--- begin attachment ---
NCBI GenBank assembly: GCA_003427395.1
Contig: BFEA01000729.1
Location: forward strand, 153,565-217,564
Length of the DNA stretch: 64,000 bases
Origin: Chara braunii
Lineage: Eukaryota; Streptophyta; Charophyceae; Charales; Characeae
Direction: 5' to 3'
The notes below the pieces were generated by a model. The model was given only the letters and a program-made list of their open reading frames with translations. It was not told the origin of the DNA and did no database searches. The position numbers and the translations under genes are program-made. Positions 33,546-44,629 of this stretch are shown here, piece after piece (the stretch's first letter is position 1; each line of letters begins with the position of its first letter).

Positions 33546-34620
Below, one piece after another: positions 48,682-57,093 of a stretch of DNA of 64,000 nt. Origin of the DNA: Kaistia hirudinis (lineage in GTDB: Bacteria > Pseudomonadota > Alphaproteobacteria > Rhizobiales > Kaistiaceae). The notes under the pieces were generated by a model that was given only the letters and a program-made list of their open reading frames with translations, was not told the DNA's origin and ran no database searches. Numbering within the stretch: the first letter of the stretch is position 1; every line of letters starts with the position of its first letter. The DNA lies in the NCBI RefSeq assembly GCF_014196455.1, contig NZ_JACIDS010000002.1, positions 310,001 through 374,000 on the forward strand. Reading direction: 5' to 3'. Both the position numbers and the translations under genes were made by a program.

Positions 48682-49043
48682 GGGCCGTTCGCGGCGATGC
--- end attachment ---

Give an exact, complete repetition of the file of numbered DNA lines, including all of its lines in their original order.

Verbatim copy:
NCBI GenBank assembly: GCA_003427395.1
Contig: BFEA01000729.1
Location: forward strand, 153,565-217,564
Length of the DNA stretch: 64,000 bases
Origin: Chara braunii
Lineage: Eukaryota; Streptophyta; Charophyceae; Charales; Characeae
Direction: 5' to 3'
The notes below the pieces were generated by a model. The model was given only the letters and a program-made list of their open reading frames with translations. It was not told the origin of the DNA and did no database searches. The position numbers and the translations under genes are program-made. Positions 33,546-44,629 of this stretch are shown here, piece after piece (the stretch's first letter is position 1; each line of letters begins with the position of its first letter).

Positions 33546-34620
Below, one piece after another: positions 48,682-57,093 of a stretch of DNA of 64,000 nt. Origin of the DNA: Kaistia hirudinis (lineage in GTDB: Bacteria > Pseudomonadota > Alphaproteobacteria > Rhizobiales > Kaistiaceae). The notes under the pieces were generated by a model that was given only the letters and a program-made list of their open reading frames with translations, was not told the DNA's origin and ran no database searches. Numbering within the stretch: the first letter of the stretch is position 1; every line of letters starts with the position of its first letter. The DNA lies in the NCBI RefSeq assembly GCF_014196455.1, contig NZ_JACIDS010000002.1, positions 310,001 through 374,000 on the forward strand. Reading direction: 5' to 3'. Both the position numbers and the translations under genes were made by a program.

Positions 48682-49043
48682 GGGCCGTTCGCGGCGATGC